Instinctively Close Part 3 - The Intruder

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Foreword by Dr Sam Taylor – vet and specialist in feline medicine

“People often ask me what drives their cats’ more curious behaviours.”

• Why do they sleep in such strange places?

• What are they trying to tell me when they meow so much?

• Why do they go missing, only to emerge hours later with a ‘present’ left ceremoniously on the doormat?

This report offers guidance on getting ‘instinctively closer’ to your pet – understanding why they do the things they do and why they’re not as far removed from their big cat cousins as we might think.

It also explores why wilder natural instincts can sometimes leave them vulnerable and how a little preventative care can help them roam the suburban jungle and the great indoors in safety.

Each section in this guide focuses on a different behaviour, alongside advice to help your family and your cat live together harmoniously.

‘Why does my cat need to nose around every corner of the house?’

Not all cats favour a footloose and fancy-free existence. Some can be nervous of the great outdoors and real threats such as other more dominant cats, wildlife or traffic. Fussier felines may also make a point of avoiding bad weather, meaning they can get restless when stuck indoors during the cold, wet winter months.

By instinct, cats will define their own boundaries within the home. Their unique agility, balance, coordination, flexibility and strength means there are few places that are out of bounds to a crafty cat.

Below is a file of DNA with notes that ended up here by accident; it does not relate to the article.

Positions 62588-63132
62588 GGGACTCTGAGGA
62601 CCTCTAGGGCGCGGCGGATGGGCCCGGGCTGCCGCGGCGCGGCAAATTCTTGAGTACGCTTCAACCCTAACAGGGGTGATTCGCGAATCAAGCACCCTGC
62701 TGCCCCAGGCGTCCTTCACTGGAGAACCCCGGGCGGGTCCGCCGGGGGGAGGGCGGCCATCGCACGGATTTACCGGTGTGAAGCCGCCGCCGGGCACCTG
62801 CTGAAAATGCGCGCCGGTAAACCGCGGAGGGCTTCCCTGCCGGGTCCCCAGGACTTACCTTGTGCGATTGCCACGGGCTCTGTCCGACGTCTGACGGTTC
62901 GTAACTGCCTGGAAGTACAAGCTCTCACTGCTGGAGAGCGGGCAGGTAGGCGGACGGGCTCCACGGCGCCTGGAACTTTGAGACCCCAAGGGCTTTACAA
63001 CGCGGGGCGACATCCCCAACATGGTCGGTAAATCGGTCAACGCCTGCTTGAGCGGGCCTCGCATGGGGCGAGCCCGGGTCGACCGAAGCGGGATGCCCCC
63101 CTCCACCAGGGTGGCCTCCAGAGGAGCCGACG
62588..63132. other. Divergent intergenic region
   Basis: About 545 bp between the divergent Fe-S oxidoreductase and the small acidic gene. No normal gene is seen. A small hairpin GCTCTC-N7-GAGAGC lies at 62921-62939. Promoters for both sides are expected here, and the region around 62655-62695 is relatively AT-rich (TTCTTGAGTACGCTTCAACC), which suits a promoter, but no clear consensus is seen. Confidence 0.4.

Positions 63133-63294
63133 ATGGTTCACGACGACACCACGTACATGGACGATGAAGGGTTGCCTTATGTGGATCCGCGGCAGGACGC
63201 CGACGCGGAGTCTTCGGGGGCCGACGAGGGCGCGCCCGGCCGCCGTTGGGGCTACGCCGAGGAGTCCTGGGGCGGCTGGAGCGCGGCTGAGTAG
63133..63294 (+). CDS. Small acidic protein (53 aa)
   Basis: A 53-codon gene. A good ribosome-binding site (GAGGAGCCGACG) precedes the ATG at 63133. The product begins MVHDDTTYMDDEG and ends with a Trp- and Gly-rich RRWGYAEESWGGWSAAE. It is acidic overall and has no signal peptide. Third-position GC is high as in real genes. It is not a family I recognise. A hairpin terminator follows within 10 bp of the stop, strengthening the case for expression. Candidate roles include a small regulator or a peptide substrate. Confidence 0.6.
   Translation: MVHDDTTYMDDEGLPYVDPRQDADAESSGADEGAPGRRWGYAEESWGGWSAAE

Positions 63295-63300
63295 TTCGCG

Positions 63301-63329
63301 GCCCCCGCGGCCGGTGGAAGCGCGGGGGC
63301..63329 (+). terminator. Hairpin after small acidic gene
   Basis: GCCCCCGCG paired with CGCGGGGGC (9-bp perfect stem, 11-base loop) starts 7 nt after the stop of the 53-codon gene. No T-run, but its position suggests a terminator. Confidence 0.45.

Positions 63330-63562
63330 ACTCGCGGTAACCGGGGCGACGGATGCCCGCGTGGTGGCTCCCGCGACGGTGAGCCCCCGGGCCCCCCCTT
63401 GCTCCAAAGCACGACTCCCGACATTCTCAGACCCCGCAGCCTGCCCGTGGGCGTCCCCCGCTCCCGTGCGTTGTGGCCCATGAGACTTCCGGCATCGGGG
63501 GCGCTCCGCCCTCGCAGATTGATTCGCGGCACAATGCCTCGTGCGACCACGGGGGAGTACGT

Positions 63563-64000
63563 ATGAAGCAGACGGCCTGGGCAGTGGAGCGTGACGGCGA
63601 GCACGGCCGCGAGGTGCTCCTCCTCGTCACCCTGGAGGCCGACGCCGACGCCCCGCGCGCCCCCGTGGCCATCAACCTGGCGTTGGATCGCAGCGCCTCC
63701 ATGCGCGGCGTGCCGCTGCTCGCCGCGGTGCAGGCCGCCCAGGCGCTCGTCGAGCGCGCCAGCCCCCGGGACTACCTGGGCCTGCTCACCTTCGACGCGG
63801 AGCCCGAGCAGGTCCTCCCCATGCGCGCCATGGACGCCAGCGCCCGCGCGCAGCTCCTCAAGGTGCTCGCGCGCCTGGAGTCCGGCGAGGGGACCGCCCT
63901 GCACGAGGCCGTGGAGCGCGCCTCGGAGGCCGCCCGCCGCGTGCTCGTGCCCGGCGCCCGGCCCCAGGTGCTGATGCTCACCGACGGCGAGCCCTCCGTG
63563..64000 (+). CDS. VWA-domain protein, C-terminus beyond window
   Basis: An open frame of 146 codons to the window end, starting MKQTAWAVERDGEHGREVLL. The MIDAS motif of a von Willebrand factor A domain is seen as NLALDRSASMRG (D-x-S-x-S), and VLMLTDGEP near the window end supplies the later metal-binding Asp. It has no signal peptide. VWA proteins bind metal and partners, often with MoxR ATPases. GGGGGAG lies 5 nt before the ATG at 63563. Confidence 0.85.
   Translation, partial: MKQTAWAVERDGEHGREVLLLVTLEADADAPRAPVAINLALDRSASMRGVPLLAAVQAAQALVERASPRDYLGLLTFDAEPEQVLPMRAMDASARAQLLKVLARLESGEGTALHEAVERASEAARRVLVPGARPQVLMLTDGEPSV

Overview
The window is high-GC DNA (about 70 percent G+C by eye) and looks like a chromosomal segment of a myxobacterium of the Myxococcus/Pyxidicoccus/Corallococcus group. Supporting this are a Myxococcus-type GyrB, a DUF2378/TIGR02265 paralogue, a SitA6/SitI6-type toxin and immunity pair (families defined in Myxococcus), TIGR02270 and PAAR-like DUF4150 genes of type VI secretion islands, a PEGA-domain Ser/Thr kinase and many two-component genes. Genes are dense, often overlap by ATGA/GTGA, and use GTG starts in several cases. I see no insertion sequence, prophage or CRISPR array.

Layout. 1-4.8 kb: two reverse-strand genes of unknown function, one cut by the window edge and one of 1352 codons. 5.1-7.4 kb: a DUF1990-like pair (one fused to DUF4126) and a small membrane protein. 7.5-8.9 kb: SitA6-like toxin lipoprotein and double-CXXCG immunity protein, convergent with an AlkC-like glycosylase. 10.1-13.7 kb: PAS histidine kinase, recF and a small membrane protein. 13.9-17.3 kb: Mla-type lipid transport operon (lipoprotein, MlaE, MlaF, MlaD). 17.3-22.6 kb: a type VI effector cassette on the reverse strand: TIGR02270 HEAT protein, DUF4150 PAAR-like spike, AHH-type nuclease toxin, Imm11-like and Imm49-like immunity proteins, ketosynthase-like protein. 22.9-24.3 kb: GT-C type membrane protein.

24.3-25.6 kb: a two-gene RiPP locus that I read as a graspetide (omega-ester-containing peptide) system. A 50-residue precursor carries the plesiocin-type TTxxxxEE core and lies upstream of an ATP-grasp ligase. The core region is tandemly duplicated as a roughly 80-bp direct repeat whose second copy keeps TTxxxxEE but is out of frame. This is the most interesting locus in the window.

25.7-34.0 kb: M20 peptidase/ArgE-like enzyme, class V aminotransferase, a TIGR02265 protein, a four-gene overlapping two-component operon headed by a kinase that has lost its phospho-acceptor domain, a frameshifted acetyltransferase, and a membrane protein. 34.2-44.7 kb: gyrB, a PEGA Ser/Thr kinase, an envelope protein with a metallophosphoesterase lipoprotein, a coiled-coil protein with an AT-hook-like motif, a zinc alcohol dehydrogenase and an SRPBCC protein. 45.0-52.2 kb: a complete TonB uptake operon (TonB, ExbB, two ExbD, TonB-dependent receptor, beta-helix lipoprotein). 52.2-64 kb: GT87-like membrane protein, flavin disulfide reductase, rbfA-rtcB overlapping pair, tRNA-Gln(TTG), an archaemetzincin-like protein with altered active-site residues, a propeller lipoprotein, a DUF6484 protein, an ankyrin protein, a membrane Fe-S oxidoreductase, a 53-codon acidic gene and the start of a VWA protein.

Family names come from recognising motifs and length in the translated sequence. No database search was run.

In a survey of 2,000 households, the owner’s bed was identified as their cat’s favourite spot to sleep.2

It is often very funny to find your cat in an unlikely, seemingly inaccessible spot. But their curiosity can pose a serious health risk to your household if your cat is spreading parasite eggs to the places where you prepare food, eat and sleep.

49% of cat owners have been bitten by, or seen, fleas in their home.2

Roundworms, for example, can cause disease in people, with potentially serious risks affecting the eyes, lungs, heart and nervous system. By ensuring your cat is wormed regularly, you can protect not just your pets, but your family and children too.

If left untreated, fleas can pose a real risk to your cat’s health and can be extremely hard to get rid of once they invade your home.

About 95% of the typical household flea infestation is in the form of eggs, larvae and pupae, with only 5% visible in the form of the adult flea.2

Did you know...

Zoonosis is the technical term for a disease that can be transmitted to humans from animals.3

2 Nationally representative survey of 2,000 British cat owners by 3gem research on behalf of Bayer

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